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Photos: The making of SpaceShipTwo

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  1. Birds of a feather...

    SpaceShipTwo in full feather wing mode on a rapid descent from its drop altitude of 51,500 feet over Mojave,Calif., on Wednesday May 4, 2011. The feathered wing is at its full 65 degree angle and remained at this angle for 1 minute and 15 seconds. The craft descended in this configuration at a near vertical angle at a rate of 15,500 feet per minute. The craft was reconfigured to normal glide mode at 33,500 feet. All objectives of the flight were met. The flight duration of SpaceShipTwo following release was approximatel 11 minutes and 5 seconds. This photograph was taken with high powered telescopes from the ground. (Mark Greenberg / Virgin Galactic) Back to slideshow navigation
  2. Golden Gate ... to space?

    A new Virgin America A320 jet, aptly named "My Other Ride Is a Spaceship," flies in tandem with the SpaceShipTwo rocket plane and its mothership over the Golden Gate Bridge on April 6. The aircraft landed at San Francisco International Airport, becoming the first planes to arrive at the new $388 million, 640,000-square-foot Terminal 2. SpaceShipTwo is expected to begin rocket-powered suborbital test flights sometime in the next year - not from San Francisco, but from the Mojave Air and Space Port near Los Angeles. (Mark Greenberg / Virgin America) Back to slideshow navigation
  3. Ready for testing

    Onlookers inspect the back end of the mated WhiteKnightTwo and SpaceShipTwo planes at the Mojave Air and Space Port during the rocket plane's Dec. 7 unveiling. The eight-person SpaceShipTwo, which was christened the VSS Enterprise, is the first of a series of space planes due to start commercial service in the 2011-2012 time frame. Tests of the rocket plane were to begin within days of the unveiling. (David McNew / Getty Images) Back to slideshow navigation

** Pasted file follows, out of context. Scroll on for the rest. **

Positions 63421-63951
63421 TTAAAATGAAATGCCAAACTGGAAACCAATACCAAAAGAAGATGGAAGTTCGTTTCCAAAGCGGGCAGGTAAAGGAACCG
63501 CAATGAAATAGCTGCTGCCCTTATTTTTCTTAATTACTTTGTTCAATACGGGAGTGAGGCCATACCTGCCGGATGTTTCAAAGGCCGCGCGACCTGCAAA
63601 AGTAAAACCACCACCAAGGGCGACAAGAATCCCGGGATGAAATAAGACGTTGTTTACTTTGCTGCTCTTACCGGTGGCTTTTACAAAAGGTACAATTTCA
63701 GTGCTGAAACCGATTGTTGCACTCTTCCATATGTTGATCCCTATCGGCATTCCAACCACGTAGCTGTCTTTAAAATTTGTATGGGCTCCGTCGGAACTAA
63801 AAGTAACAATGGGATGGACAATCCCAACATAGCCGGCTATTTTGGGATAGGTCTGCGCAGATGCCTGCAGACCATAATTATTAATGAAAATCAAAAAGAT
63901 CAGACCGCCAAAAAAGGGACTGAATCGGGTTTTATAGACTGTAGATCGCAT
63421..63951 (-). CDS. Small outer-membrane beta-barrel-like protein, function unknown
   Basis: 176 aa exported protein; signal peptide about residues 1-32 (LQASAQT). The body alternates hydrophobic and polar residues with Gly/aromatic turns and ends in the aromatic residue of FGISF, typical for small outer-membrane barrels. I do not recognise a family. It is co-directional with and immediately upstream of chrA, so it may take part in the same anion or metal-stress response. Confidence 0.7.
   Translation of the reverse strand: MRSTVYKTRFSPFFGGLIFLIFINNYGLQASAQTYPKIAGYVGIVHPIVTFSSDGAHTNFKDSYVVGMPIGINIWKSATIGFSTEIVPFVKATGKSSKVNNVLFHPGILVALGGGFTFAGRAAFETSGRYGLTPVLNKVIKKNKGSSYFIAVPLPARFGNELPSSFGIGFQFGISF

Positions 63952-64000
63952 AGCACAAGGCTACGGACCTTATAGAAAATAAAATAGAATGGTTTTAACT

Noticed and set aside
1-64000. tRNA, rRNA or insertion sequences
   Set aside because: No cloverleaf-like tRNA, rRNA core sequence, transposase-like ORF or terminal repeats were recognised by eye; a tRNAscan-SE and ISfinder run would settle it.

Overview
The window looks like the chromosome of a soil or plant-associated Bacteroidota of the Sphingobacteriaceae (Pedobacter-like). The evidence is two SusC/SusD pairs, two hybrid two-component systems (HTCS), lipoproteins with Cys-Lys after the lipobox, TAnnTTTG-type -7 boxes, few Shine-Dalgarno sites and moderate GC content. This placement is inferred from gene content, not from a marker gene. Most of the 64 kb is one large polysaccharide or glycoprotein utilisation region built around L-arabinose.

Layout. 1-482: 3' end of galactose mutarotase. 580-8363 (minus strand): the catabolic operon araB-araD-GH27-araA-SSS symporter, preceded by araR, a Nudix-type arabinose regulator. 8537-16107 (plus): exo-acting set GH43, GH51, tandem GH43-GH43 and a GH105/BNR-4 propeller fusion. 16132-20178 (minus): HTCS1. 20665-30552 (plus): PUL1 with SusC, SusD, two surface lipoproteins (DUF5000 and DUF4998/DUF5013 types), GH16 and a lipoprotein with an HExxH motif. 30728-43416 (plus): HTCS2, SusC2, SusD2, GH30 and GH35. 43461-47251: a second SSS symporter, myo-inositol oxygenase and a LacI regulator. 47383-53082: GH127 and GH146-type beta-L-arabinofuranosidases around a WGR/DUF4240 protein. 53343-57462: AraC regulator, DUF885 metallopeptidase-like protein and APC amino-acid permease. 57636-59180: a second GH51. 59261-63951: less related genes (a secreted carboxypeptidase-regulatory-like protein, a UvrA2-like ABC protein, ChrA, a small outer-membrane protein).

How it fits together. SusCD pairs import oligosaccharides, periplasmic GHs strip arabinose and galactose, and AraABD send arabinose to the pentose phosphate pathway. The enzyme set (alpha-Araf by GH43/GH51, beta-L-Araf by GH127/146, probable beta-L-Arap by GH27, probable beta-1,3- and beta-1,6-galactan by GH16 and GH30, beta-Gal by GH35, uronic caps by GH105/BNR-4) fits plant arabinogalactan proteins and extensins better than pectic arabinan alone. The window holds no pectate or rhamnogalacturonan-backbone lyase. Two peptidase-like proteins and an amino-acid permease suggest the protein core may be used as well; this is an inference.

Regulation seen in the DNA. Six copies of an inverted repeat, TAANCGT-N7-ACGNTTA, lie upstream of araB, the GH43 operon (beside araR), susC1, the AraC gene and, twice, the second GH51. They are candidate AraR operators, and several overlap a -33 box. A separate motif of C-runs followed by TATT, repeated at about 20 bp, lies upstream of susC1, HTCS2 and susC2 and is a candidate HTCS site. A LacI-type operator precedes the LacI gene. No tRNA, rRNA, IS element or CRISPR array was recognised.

4. Spaceship's debut

    Illuminated by colored lights, the SpaceShipTwo rocket plane is attached to its WhiteKnightTwo mothership during its rollout on Dec. 7 at the Mojave Air and Space Port in California. (Anrew Gombert / EPA) Back to slideshow navigation
  5. Welcome aboard

    Virgin Galactic founder Richard Branson prepares for flight inside the mothership Eve's cockpit at the EAA AirVenture air show in Wisconsin on July 27, 2009. The airplane's pilot, Pete Siebold, and Scaled Composites engineer Bob Morgan help with the preparations. (Mark Greenberg / Virgin Galactic) Back to slideshow navigation
  6. First step to space

    The WhiteKnightTwo carrier plane known as Eve flies over mountains during a test flight from its home base at California's Mojave Air and Space Port. Eve is to serve as the mothership for Virgin Galactic's SpaceShipTwo rocket plane. SpaceShipTwo's test flights are due to begin in 2010. (Robert Scherer) Back to slideshow navigation
  7. Riding the wave

    Virgin Group employees sit in the cabin of a prototype Virgin Galactic SpaceShipTwo spacecraft at London's Science Museum in February 2007. SpaceShipTwo is designed to carry six passengers and two pilots to the edge of outer space for a few minutes of weightlessness and an out-of-this-world view. The fare is $200,000 per passenger. (Daniel Berehulak / Getty Images) Back to slideshow navigation
  8. A ride for the boss

    Virgin Galactic's billionaire founder, Richard Branson, flashes a grin as he stands in front on VMS Eve, the WhiteKnightTwo airplane that will eventually carry SpaceShipTwo to its air launch. Branson took his first flight on Eve in July 2009 at the EAA AirVenture air show in Oshkosh, Wis. The plane is named after Branson's mother, who inspired the painting on the fuselage. (Mark Greenberg / Virgin Galactic) Back to slideshow navigation
  9. Window seats

    Windows dot the interior of the SpaceShipTwo passenger cabin, as seen during an early stage of the rocket plane's construction. The design is aimed at making sure each of the six passengers has a view of the curving Earth and the black sky of space from a height of 62 miles (100 kilometers). (Virgin Galactic) Back to slideshow navigation